Blogger Randy Seaver recently had a post entitled, "The Problem with FamilySearch Family Tree - For Example: Thomas Dudley (1576-1653)." The answer to the question posed by Randy is not simple. In fact, there is currently no solution. For example, here is an error message I get when I try to merge two individuals in FamilySearch.org Family Tree:
These records cannot be merged because the corresponding combined record in new.familysearch.org would be too large. To merge these records, please wait until new.familysearch.org shuts down.Contact FamilySearch.The explanation lies in the fact the FamiySearch.org Family Tree and the older program, New.FamilySearch.org are sharing the same data base. As long as New.FamilySearch.org is still active, there is a limit in New.FamilySearch.org on the number of individuals that can be combined that prevents Family Tree from merging the two individuals. In addition, Family Tree presently may not even see an obvious duplicate. Here is a quote from "Using the FamilySearch Family Tree: A Reference Guide (29 May 2013) LDS Version" that explains a bit more about the subject from page 146:
Records That Cannot Be MergedSome records in Family Tree cannot be merged.The same explanation is in the general version of the Reference Guide at page 142 is you have signed in with a FamilySearch Account.
You cannot merge records in the following situations:
• The gender on one record is male, and the other is female.
• One record indicates the person is alive; the other is deceased.
• Both records come from the membership records of The Church of Jesus Christ of
• One of the records came from new.familysearch.org, where it has been combined
with too many other records.
• The duplicate record has already been deleted due to another merge.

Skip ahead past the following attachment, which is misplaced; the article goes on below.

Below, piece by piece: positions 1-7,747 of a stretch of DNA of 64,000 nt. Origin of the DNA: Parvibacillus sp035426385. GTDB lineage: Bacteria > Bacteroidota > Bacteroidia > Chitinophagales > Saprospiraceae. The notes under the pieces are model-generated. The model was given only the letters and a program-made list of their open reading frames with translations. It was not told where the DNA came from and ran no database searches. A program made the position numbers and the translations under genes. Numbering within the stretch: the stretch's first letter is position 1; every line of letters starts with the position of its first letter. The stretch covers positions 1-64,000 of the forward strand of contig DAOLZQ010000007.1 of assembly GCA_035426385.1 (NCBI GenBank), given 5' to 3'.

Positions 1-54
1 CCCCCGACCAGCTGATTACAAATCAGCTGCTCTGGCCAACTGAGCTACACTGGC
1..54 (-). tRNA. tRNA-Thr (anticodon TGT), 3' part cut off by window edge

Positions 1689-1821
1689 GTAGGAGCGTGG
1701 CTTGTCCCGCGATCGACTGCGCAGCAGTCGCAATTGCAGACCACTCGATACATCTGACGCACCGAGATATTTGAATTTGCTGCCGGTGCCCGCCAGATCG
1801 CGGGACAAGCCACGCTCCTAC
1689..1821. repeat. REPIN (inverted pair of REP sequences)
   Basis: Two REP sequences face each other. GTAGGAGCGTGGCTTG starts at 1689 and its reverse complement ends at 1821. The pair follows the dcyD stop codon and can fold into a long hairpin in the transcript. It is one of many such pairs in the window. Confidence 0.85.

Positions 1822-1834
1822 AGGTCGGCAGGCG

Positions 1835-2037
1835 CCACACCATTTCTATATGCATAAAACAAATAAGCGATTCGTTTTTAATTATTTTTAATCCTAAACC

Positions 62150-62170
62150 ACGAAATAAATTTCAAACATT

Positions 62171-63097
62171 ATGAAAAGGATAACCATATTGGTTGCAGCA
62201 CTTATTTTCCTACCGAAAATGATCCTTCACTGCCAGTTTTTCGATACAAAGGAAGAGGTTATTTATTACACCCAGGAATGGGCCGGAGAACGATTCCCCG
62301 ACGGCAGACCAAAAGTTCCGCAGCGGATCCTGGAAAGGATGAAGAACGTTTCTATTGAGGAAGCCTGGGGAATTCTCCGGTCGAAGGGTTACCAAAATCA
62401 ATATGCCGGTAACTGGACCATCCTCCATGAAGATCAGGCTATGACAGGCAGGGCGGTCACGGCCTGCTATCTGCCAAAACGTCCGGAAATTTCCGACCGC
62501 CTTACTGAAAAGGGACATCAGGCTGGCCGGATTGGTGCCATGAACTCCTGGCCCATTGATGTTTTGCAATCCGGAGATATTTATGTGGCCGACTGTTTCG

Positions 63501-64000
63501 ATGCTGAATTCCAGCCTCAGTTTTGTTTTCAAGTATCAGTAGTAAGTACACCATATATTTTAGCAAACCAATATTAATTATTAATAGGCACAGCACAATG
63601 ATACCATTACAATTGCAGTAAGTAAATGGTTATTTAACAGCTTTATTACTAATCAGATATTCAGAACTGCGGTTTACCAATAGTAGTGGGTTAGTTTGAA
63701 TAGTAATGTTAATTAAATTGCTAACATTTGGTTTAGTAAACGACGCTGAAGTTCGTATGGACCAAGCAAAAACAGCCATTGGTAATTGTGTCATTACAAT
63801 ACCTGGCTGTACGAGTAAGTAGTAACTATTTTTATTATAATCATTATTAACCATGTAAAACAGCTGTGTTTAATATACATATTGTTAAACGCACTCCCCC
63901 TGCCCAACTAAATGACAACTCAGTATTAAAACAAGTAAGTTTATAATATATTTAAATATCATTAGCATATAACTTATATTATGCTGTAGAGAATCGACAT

• One of the records has restrictions that would prevent it from being changed.
If Family Tree has already identified possible duplicates that cannot be merged, they appear beneath the list of possible duplicates:
The second problem raised by Randy and some of his commentators, is the issue of improperly combined individuals. Presently, there is no way in the program to split an improperly combined ancestor. You must note the problem, including the identifier numbers of any mis-combined people and FamilySearch will separate the individuals if appropriate. I have been told that this process is presently overloaded and it may take a considerable time for the separation to be completed.
The simple answer to the dilemma posed by Randy is to wait until the programs are separated before doing any extensive editing. Changes are still being made in the New.FamilySearch.org program and until the two programs are separated, the multiple people (also called IOUSs or Individuals of Unusual Size) that have resulted from inaccurate combining in New.FamilySearch.org, cannot be fixed. I suggest waiting until there is a formal announcement that the two programs are no longer sharing the same database and that changes can then be made.
The real problem is that the duplicates are not just individuals but can be entire pedigrees. So merging and the mess carried over from New.FamilySearch.org can be extremely complicated.